The new year doesn’t bring good news for those of us who have gotten used to promoting our shops to existing customers for free through Facebook.  We’ve already seen a decline in the number of organic views each post gets, and in fact our store’s 2,500+ “likes” sometimes translates into as few as 22 people seeing a post unless we pay to promote it.

Paying to promote a post was a bargain when the program first began, but prices have risen steadily.  On the plus side, whenever we promote to a market that includes our customers as well as their friends who haven’t “liked” Orange Tree Imports yet, we gain a few new fans. There is also a choice that you can check to promote through targeting, and a recent option that allows you to decide to spread the promotion out over up to seven days.

According to a recent article by Angus Loten in the Wall Street Journal, the rules will be changing on January 15. “As of mid-January, the social network will intensify its efforts to filter out unpaid promotional material in user news feeds that businesses have posted as status updates.” In the past that has meant that a less than 20% of the image with your post could contain words, which was intended to prevent businesses by using what is essence was an ad as a social posting.

As Eric Groves says in his Alignable blog posting on the topic, “Facebook has created a consumer data warehouse second to none and they now need to leverage it in ways that generate a return on investment for their shareholders.  Every post on every one of their user’s feeds has the potential to generate revenue for Facebook, and now they are going to aggressively go after making the most of every user impression…what they are effectively saying is that promotional posts from small businesses are no longer going to make the cut. “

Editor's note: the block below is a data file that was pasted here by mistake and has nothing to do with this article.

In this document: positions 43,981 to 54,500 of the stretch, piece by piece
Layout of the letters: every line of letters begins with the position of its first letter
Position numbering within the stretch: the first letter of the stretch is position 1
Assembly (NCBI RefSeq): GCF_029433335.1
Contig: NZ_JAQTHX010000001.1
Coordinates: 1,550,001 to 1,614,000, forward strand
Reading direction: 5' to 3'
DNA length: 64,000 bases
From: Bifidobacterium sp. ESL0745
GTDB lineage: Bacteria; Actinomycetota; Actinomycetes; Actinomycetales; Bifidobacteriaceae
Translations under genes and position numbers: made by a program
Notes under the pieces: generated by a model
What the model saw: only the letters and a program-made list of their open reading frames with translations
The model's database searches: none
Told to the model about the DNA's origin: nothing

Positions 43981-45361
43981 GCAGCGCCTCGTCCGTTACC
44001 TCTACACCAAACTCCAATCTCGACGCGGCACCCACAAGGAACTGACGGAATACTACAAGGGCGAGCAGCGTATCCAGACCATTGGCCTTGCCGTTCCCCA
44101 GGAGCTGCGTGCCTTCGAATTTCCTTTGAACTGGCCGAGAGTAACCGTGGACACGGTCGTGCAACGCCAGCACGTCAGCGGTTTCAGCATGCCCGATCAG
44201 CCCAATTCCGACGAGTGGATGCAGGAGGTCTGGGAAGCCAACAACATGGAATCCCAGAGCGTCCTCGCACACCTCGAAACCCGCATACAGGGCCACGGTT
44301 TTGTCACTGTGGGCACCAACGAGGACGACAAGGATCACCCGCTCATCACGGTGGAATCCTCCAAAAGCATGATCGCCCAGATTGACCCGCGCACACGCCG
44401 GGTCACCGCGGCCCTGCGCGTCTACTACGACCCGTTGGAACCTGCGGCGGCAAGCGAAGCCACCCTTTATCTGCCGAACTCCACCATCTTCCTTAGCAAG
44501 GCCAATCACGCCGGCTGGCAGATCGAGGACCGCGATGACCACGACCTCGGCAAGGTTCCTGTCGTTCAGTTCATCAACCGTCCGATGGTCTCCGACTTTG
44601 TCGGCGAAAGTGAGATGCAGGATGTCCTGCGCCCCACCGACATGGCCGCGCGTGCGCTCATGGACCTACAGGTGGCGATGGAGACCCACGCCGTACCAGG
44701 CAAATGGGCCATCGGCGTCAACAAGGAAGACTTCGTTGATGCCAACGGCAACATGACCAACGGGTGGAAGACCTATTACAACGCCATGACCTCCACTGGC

What does this mean for your use of Facebook? Basically, you should consider including a sum for Facebook in your advertising budget, because customers are not going to see what you post unless you pay — although social, rather than commercial, posts may still have some reach. And if a customer wants to find out more about your business (especially if you don’t have a web site), they may well search for your Facebook page — so keep the “about” section current, and don’t forget to create interesting and timely posts for those who do get to see them.

Happy Retailing,

Carol “Orange” Schroeder